We also tell him that we are going to start agricultural courses shortly in which he could learn to increase his yield through better cultivation and irrigation methods. Tilahun listens attentively and says he will find out when and where these courses are going to take place. It is embarrassing for him to accept food aid, but he likes the idea of attending a course to learn how he can improve his harvest himself.

 

An agricultural training course transmits new knowledge

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He proves to be a man of action. Tilahun Bayisa is one of the first farmers of his region to take part in an agricultural training by Menschen für Menschen. First it’s off to school for a great deal of theory. But practical experience is not neglected. Together course participants terrace a field, learn about new types of fruit, grain and vegetable, and receive all kinds of useful tips on how to cultivate, harvest and store them correctly.

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Tilahun learns how to optimally use the water available for irrigation and how he himself can easily produce good fertiliser for his fields with composting.

 

Reunion with rich harvest

A year later we meet Tilahun again and he hugs us in delight. He proudly presents his achievements. His newly planted mango and pawpaw trees still have to grow until they will bear fruit in a few months or years. But anticipation is great. His vegetable field next to the house already brims with lush green.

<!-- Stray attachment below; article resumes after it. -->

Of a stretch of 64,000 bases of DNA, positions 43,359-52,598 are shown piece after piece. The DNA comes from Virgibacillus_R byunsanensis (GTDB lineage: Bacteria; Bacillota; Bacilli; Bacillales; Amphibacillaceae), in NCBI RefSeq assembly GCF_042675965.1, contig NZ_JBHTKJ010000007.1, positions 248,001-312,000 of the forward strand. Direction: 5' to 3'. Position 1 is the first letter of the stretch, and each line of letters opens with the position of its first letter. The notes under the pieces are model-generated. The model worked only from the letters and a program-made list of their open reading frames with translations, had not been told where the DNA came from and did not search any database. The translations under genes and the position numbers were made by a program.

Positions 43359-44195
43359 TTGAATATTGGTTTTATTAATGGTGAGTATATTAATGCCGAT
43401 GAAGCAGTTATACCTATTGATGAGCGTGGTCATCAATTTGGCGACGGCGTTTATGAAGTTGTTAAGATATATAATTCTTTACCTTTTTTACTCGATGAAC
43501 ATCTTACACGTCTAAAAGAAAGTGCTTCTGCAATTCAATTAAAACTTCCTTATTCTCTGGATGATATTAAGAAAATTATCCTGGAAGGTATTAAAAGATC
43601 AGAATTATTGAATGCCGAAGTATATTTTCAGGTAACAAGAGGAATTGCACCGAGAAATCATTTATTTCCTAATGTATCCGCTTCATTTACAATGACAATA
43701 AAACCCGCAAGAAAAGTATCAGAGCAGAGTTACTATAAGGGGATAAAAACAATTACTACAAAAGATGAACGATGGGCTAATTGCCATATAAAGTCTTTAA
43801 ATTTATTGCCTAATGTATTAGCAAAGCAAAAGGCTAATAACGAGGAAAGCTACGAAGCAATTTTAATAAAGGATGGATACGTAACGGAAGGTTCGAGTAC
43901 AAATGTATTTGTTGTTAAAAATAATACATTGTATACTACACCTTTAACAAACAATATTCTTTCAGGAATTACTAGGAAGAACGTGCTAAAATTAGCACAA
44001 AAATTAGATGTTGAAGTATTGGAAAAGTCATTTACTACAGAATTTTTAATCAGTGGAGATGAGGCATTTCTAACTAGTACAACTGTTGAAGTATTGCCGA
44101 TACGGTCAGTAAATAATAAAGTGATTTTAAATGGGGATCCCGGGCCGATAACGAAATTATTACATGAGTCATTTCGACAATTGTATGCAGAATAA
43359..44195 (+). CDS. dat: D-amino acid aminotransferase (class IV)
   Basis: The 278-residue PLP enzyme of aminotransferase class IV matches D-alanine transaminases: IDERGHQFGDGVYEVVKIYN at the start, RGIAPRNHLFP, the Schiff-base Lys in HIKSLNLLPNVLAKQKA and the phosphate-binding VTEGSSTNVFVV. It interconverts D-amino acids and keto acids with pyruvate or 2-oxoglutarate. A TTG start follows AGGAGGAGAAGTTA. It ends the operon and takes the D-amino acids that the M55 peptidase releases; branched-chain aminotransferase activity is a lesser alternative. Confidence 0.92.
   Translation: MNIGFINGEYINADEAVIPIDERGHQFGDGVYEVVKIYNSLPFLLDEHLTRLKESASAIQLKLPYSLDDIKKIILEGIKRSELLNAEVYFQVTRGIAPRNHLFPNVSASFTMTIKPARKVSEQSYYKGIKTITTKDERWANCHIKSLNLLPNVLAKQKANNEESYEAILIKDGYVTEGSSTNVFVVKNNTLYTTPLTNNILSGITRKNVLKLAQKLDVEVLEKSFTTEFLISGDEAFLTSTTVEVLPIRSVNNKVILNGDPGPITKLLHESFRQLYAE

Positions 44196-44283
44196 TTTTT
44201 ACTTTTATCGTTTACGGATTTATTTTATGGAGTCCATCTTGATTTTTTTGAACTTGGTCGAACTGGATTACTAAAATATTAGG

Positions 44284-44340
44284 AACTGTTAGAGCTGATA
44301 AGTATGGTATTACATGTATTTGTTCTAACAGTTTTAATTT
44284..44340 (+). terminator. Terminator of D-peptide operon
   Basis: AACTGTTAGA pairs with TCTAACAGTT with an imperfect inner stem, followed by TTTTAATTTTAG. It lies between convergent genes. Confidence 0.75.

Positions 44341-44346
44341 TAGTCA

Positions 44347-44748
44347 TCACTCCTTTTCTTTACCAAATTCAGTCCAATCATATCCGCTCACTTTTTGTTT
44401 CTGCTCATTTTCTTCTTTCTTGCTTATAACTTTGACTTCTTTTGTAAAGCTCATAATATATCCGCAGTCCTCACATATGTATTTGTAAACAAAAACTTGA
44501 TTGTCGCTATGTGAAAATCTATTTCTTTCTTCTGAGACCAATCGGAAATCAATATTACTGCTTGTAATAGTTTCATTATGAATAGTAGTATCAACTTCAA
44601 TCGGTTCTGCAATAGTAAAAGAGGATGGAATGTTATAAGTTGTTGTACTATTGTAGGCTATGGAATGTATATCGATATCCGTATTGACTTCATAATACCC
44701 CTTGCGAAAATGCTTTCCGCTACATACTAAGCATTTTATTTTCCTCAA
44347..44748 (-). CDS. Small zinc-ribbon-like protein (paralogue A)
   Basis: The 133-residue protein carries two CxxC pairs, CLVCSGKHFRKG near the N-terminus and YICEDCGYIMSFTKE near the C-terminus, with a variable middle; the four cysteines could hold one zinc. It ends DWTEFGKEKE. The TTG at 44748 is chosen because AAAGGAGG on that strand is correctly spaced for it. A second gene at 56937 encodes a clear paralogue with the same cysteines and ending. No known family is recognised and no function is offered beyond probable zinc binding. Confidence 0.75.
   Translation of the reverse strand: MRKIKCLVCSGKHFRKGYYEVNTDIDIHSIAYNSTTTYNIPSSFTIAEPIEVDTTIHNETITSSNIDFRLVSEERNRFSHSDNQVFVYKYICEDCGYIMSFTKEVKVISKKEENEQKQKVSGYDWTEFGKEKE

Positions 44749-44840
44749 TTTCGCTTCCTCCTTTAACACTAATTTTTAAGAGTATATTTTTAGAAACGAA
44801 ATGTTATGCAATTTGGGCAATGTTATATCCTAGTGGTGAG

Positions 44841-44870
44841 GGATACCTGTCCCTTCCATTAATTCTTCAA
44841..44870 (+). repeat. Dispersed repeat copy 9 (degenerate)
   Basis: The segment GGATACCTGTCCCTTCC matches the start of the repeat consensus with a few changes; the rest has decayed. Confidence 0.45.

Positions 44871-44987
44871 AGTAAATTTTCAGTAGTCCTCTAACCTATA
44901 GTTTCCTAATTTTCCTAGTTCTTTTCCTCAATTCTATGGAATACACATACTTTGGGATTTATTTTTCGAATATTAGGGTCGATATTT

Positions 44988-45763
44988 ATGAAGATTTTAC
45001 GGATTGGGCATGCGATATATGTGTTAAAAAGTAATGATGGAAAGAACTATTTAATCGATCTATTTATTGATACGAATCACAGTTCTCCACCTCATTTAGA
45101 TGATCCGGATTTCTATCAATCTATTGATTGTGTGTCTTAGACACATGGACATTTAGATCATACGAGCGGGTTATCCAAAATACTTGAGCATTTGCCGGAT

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“I enjoy the sweet potatoes most,“ says Tilahun. “Even though they are known in the region, the other farmers and I hardly ever used them, since traditional cultivation produces too little. But now I know how to have a good harvest, “ he laughs. “This way I have enough sweet potatoes for my family, can sell cuttings to my neighbours and give them tips. We all profit.”

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Tomatoes, lettuce, carrots and sweet potatoes grow here and he lets us partake in his achievements: We are greeted with injera with a lot of freshly prepared vegetables. Even little Haile Jesus tucks in. It is obvious that his parents do not need to worry about his nutrition anymore.